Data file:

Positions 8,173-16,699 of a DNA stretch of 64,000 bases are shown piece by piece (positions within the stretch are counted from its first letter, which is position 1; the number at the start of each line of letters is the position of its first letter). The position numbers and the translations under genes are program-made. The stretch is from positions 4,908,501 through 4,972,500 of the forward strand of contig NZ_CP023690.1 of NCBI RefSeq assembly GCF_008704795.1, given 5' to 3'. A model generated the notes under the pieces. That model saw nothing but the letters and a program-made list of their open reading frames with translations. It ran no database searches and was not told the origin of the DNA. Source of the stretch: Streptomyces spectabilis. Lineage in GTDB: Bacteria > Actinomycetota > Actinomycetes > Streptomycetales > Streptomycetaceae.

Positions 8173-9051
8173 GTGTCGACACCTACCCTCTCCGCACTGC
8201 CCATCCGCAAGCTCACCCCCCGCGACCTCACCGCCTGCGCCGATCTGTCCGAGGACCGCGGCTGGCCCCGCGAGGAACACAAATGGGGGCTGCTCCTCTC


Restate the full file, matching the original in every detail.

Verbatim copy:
Positions 8,173-16,699 of a DNA stretch of 64,000 bases are shown piece by piece (positions within the stretch are counted from its first letter, which is position 1; the number at the start of each line of letters is the position of its first letter). The position numbers and the translations under genes are program-made. The stretch is from positions 4,908,501 through 4,972,500 of the forward strand of contig NZ_CP023690.1 of NCBI RefSeq assembly GCF_008704795.1, given 5' to 3'. A model generated the notes under the pieces. That model saw nothing but the letters and a program-made list of their open reading frames with translations. It ran no database searches and was not told the origin of the DNA. Source of the stretch: Streptomyces spectabilis. Lineage in GTDB: Bacteria > Actinomycetota > Actinomycetes > Streptomycetales > Streptomycetaceae.

Positions 8173-9051
8173 GTGTCGACACCTACCCTCTCCGCACTGC
8201 CCATCCGCAAGCTCACCCCCCGCGACCTCACCGCCTGCGCCGATCTGTCCGAGGACCGCGGCTGGCCCCGCGAGGAACACAAATGGGGGCTGCTCCTCTC